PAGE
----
The Book of Strange Tales

Tale 67: A Monstrous Fable

A story told of witchers and their confrontations with beasts

Author Unknown

To a witcher, it's always such a small and simple thing.

When word came from the north that the dark was coming at strange hours, draped upon the ridged back of a great beast, savage and unstoppable, it was but a peculiar fable. None spared a thought for the man cursed to become this abomination; no heed was paid to the wife and children he left behind. Neither was it considered that the man might have been cursed by a sinister mind, which even now roamed free.

No. There was only the beast, and the night.

The witcher strode into the village as he always did: his pace ambling, but his eyes rooting in the shadows, picking out each and every peasant peeking from behind a shutter or through thatch. These were not his prey, but a long-lived witcher is not one who readily dismisses danger. He was conscious of the swords across his back, of the knife at his hip, conscious of the concoctions that pulsed through his veins. He was ready.

The signboard spoke of the beast, and said that it moved through the forest not far from this place. The notice spoke of reward, to be offered upon the beast's defeat. The witcher did not stay the night: he moved on, and the people of the village spoke of a new fable, of that monster in a man's form which some called a "witcher".

Beneath the boughs of the forest, night began to fall, obscuring the noonday sun. The witcher moved softly through the fallen leaves, pupils dilated wide, his reflexes honed. The beast was heralded by the pounding of rhythmic thunder. Footsteps. It emerged, colossal, back rustling the canopy; a hunched and gruesome thing, teeth the size of logs, skin mottled grey. Its eyes were night, and the stars were in them.

The witcher drew his sword. It was a silver blade, fit for the killing of monsters. Its bite would push aside the spell woven into the flesh of the beast. The beast snarled, but did not lunge. Instead the stars in its eyes grew brighter, and before the witcher could turn aside his gaze, he saw the image in those eyes.

He saw the sorceress, beautiful and terrible, eyes cold as winter, skin white as jade. He saw the man who would be the beast: fit and strong, bearded and weathered. The witcher saw that this man had a wife, beautiful as was the sorceress, but in a way very different. There was coveting, not the man of the sorceress as the witcher had expected, but rather the sorceress coveted the wife. In this the man was an intrusion. He confronted, and threatened, for the sake of his children and the family he had built.

The wife, muttering apology, fuelled the spell of the sorceress with her love, and the man became the beast.

The witcher tore his eyes away, the story done, but there was still the matter of the beast. He held the silver blade to guard.

'You are still a monster,' he said. 'Your deeds mean nothing.'

The beast's eyes showed only a reflection now: a witcher, silver blade angled to guard, eyes dilated, veins twitching. In the beast's eyes, the witcher was still talking, his mouth spelling out his words: your deeds mean nothing.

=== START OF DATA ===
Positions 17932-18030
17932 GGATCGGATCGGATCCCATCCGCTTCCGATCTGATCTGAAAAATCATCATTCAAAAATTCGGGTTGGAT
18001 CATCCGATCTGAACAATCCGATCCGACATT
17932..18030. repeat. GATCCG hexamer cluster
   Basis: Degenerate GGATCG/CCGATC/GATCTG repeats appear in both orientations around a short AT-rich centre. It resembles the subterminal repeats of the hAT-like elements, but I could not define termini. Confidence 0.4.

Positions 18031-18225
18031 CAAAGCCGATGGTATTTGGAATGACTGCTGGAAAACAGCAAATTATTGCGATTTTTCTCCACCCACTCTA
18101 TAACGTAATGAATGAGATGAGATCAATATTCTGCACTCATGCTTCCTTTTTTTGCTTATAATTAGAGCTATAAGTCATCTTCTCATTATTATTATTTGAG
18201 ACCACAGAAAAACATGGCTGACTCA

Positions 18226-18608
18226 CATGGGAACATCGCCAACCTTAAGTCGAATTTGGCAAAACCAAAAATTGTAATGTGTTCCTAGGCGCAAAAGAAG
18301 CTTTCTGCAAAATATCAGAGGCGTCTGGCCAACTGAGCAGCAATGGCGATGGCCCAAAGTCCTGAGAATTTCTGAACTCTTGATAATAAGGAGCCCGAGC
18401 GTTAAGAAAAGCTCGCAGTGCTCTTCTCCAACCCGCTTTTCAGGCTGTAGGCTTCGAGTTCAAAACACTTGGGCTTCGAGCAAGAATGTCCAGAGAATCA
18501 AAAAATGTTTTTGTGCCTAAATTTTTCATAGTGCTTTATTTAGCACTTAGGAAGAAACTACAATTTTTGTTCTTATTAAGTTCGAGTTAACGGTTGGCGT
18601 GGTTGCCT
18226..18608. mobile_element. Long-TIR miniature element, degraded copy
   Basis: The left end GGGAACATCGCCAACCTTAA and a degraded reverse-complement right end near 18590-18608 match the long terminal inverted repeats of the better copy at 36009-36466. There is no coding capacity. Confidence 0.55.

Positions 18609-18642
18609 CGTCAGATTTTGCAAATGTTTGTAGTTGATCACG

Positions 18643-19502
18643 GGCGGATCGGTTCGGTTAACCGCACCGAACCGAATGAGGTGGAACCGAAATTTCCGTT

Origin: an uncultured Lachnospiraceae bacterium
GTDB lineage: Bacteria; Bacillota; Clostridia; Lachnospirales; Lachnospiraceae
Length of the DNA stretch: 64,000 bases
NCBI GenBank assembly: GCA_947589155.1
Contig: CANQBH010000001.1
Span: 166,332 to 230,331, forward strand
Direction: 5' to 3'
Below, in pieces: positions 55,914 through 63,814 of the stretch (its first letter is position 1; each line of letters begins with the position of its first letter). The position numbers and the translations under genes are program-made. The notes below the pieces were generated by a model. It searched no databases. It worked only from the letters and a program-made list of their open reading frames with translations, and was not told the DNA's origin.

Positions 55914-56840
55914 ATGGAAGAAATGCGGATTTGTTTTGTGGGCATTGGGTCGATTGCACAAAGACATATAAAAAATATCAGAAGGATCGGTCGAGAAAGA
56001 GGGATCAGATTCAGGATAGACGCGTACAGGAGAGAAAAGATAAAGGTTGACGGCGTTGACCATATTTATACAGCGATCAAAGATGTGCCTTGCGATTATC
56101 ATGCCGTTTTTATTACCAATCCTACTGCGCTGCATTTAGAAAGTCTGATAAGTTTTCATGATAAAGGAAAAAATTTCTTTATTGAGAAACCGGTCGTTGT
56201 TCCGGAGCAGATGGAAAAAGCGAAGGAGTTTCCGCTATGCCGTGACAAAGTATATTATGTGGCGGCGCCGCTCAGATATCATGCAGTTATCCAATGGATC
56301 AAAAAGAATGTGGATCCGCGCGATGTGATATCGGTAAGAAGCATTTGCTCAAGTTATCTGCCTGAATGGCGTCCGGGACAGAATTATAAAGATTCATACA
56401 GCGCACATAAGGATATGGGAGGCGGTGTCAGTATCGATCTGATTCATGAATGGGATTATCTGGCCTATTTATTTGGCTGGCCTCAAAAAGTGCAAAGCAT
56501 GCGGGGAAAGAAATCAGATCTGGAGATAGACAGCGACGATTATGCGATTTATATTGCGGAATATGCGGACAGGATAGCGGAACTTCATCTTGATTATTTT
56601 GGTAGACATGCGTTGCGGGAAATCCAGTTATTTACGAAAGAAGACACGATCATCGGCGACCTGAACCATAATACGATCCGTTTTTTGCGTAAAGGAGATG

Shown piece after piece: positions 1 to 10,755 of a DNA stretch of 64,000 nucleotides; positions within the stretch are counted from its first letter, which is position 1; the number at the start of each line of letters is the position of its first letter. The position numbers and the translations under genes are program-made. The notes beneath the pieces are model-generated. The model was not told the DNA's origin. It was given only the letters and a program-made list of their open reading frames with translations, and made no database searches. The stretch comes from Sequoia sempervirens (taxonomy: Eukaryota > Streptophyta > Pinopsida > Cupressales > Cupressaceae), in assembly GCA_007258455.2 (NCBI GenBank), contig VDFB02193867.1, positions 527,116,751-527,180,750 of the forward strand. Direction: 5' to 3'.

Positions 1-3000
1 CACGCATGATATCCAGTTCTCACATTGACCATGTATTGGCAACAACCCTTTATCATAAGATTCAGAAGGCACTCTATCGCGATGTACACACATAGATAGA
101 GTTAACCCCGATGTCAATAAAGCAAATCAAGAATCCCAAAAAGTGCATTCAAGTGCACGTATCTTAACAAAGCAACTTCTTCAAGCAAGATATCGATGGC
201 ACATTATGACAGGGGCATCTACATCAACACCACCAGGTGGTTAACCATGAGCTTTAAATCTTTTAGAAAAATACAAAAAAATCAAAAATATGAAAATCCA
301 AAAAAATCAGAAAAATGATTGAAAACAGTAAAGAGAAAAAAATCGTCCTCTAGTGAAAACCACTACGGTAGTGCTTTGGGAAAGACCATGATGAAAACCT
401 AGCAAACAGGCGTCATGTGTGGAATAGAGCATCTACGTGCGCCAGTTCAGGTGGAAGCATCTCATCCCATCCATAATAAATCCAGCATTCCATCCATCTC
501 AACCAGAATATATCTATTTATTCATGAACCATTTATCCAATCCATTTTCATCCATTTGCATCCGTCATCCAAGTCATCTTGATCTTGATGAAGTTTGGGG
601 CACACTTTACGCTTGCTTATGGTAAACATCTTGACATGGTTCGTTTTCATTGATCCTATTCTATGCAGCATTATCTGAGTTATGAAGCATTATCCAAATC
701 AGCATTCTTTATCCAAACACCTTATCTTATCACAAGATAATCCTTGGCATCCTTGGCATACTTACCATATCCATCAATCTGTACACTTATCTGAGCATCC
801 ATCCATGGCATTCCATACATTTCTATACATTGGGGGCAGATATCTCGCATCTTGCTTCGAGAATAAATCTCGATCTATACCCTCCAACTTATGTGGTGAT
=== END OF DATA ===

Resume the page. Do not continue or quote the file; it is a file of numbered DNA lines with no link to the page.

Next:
The witcher lunged, and the battle between them was joined. It was a flurry of pain and struggle, of wounds taken and wounds received, but there is little cause to recount each individual swing. Know that the witcher triumphed, and taking certain herbs carefully prepared, he broke the spell on the beast.

Left in its place was the man the witcher had seen in the eyes of the beast, naked upon the forest floor, wounded grievously and with no hope for survival.

'Are you satisfied, witcher?' the man said, eyes closed, his voice distant. 'Are you pleased that the monster is dead? Be satisfied. The monster has died here, and the evil is found only whence the beast came.'

The witcher made no answer, and simply waited for the man to expire, his blood, returned from black to red, seeping into the earth. When the man was gone, the witcher cast about the forest floor, finally espying the claw broken from the beast in the battle. He took it, and returned to the village.

His reward had been left in a coffer beneath the sign, and the witcher had seen it placed there as he had descended the hill on approach to the village. As soon as the peasants had been sure of his victory, they had placed the coinage and hidden within their homes.

The witcher knew. He knew that in their eyes they had only replaced one monster with another; replaced it with one more vagrant and so better placed to leave them alone. Yet it was still a monster, full of strange magic and possessed of a body that was not that of a man's.

The witcher paused at the casket, idly hefting the sack of orens in his hand. He knew the matter was done, in all the ways a witcher should believe. The sorceress was evil, but not a monster, and thus the story was at an end with the monster dead. Yet he thought on monsters, and on evils, and so he decided where he would go next.

The eyes of the frightened followed him as he left, wending his way down the dirt path towards the north, where eventually he would find a sorceress who had made a monster of a man. And though the witcher that was a monster fought for orens and was sated, the witcher that was a man had other scores still to settle.

For to a witcher, it is often no small and simple thing after all.